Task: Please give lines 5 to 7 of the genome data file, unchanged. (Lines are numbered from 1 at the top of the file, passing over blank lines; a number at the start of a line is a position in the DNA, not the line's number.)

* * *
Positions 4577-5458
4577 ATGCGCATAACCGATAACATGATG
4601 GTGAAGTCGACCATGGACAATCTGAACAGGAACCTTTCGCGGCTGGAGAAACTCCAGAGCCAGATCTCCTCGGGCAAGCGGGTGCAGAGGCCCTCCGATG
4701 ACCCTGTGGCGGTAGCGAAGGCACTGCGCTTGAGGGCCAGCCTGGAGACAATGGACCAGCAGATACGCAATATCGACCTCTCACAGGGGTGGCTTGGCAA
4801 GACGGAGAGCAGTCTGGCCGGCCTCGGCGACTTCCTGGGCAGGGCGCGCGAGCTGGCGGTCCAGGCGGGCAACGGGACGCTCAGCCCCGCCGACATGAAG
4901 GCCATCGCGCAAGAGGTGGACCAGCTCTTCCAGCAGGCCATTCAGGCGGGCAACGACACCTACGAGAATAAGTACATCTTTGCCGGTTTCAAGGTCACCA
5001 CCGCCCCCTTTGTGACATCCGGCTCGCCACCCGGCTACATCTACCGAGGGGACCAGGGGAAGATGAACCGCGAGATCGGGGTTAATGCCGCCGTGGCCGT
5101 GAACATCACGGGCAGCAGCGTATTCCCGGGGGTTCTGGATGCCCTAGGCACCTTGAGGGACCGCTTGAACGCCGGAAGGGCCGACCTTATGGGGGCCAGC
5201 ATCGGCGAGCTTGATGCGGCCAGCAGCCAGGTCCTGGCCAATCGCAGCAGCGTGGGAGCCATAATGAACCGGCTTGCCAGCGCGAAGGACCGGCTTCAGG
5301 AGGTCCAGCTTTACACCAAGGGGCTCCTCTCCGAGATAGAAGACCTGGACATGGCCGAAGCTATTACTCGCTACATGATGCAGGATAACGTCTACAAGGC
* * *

4801 GACGGAGAGCAGTCTGGCCGGCCTCGGCGACTTCCTGGGCAGGGCGCGCGAGCTGGCGGTCCAGGCGGGCAACGGGACGCTCAGCCCCGCCGACATGAAG
4901 GCCATCGCGCAAGAGGTGGACCAGCTCTTCCAGCAGGCCATTCAGGCGGGCAACGACACCTACGAGAATAAGTACATCTTTGCCGGTTTCAAGGTCACCA
5001 CCGCCCCCTTTGTGACATCCGGCTCGCCACCCGGCTACATCTACCGAGGGGACCAGGGGAAGATGAACCGCGAGATCGGGGTTAATGCCGCCGTGGCCGT